Prolonged exposure to loud noises is the leading habit that can put individuals at risk for developing tinnitus, particularly at a younger age. This includes listening to music at a high volume, as well as working on sites with loud equipment or machinery. Common employment that include this type of loud noise include construction and factory work, as well as bars. Musicians are often at particularly high risk for tinnitus simply due to the nature of their work.  

Drinking alcohol and smoking regularly can increase the risk of developing tinnitus significantly, and may lead to other poor health conditions beyond those related to hearing. Other forms of tobacco intake can also put you at risk for tinnitus. Pre-existing conditions like obesity and cardiovascular problems may also be a contributing factor. Ask your doctor about how your current health may be contributing to the development or effect of tinnitus. 

How to Treat Tinnitus

Tinnitus treatments vary greatly, but almost never provide or cure for the condition. For this reason, there are many treatment options you may want to try. Certain treatments may be more effective for your tinnitus than others, so it’s important to consider all avenues available for deciding how you can reduce the irritation, ringing, or buzzing in your ears. First speak with a medical professional when seeking these care options.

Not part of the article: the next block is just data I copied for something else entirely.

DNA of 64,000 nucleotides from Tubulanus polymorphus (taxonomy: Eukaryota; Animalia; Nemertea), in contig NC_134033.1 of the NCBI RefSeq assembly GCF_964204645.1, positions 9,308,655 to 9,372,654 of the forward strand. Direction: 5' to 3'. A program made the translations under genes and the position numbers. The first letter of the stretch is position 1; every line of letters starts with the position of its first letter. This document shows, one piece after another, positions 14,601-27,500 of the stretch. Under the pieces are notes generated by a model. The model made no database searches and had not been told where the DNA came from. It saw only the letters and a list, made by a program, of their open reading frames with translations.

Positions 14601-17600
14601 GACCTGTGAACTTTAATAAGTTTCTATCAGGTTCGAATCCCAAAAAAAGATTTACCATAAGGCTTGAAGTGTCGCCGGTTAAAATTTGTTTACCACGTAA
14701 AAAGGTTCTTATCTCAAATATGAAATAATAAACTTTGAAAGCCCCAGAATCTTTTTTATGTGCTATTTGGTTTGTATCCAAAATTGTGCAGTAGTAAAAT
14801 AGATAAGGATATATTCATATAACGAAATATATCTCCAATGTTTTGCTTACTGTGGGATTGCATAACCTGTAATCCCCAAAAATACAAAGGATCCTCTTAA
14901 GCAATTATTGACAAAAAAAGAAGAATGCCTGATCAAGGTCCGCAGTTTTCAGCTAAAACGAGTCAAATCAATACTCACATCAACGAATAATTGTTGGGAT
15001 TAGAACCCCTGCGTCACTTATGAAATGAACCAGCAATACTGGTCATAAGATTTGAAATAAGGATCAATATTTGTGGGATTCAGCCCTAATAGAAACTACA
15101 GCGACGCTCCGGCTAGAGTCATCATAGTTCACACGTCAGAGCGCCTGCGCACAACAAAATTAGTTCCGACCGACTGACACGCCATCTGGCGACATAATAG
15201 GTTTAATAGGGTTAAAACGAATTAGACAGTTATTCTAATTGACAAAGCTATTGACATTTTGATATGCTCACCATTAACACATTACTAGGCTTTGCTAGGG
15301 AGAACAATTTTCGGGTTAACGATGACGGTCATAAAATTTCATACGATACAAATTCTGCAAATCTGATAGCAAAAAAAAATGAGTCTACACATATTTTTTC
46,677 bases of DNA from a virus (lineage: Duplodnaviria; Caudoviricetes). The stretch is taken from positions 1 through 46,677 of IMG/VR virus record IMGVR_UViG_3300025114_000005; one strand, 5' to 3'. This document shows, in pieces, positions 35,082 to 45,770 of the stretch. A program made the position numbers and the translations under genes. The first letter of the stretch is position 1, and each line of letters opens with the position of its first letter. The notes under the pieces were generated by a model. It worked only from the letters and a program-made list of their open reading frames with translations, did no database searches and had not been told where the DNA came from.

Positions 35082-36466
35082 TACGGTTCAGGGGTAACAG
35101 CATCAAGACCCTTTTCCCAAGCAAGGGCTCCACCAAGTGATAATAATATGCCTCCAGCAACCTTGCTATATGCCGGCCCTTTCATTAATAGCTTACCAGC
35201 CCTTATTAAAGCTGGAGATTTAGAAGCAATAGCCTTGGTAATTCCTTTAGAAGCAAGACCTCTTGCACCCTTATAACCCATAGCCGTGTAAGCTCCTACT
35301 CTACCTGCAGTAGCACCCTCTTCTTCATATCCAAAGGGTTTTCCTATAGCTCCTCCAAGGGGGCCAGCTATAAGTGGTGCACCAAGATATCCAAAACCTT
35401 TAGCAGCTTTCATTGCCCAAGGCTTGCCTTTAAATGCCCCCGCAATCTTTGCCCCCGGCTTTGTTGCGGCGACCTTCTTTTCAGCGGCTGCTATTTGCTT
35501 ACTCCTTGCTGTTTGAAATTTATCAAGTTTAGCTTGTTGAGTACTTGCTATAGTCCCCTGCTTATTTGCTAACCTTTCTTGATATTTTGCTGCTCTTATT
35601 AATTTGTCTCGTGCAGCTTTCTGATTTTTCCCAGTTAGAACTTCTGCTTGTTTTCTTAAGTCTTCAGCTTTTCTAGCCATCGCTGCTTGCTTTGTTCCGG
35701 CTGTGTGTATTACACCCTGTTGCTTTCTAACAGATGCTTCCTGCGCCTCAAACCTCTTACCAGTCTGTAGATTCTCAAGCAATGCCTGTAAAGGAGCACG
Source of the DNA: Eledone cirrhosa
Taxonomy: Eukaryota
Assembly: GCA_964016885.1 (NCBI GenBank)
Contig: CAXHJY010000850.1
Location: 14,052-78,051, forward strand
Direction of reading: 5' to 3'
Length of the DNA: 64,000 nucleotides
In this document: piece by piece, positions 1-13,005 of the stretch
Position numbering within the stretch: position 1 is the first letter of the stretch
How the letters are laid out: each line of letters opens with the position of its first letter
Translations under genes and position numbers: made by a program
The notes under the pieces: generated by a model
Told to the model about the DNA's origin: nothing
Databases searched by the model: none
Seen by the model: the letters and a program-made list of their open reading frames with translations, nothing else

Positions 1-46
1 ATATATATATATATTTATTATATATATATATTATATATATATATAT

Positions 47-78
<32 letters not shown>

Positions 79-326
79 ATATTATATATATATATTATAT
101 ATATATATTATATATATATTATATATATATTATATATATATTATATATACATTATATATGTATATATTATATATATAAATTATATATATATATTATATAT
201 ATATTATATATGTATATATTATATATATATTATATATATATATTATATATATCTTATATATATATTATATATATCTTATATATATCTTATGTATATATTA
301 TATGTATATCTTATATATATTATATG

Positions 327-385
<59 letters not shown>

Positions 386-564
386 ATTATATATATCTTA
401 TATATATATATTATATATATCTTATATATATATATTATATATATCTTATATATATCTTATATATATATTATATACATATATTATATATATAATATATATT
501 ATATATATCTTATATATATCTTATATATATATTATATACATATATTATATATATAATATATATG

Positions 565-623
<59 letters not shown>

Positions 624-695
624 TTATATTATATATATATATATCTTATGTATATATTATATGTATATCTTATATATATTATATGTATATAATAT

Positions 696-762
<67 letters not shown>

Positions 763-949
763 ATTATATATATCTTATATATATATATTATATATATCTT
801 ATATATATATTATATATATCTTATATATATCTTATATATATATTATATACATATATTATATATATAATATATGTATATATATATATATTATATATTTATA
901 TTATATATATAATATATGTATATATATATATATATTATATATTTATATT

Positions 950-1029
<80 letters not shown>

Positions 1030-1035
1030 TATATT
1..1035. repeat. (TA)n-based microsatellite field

CBT, or cognitive behavioral therapy, may help to lessen the effects of tinnitus. Tinnitus retraining therapy (TRT) is another treatment option often used in conjunction with CBT. Room volume suppression with white noise machines or similar devices may also assist you in this scenario. If a blood vessel or similar cardiovascular episode occurs around the ear, seek medical attention as soon as possible- this might be the cause of your tinnitus. As mentioned before, certain medications may also help cause tinnitus. Consider alternative medications and ask your doctor about the side effects the medication may cause. Removing earwax may also assist in reducing ringing or buzzing sounds.  

Health supplements for treating tinnitus are a safe, organic means for reducing ringing in the ears and improving your cardiovascular health. You are likely familiar with some of the vitamins, minerals, and natural ingredients these supplements contain. Vitamin C, B-6, and B-12 are common components of these supplements, as are niacin and garlic. These products treat tinnitus indirectly by assisting with boosting your cardiovascular health. Supplements are an all natural treatment option, which means they will not interfere with other medications and are unlikely to cause any significant side effects.    

Conclusion– What is Tinnitus and What Are My Treatment Options?

Tinnitus result from hearing loss, TMJ disorders, or a recent injury. Tinnitus is most common in men above the age of fifty, but can affect anyone regardless of age or gender. Long-term exposure to loud music or workplace noise may increase the risk of tinnitus. There are many options to consider for reducing the ringing or buzzing effect that tinnitus causes, beginning with cognitive behavioral therapy, earwax removal, and changing your current medications. You may  also want to consider health supplements that promote cardiovascular wellness and offer an all-natural treatment with side effects that are minimal to none. 

By Caitlyn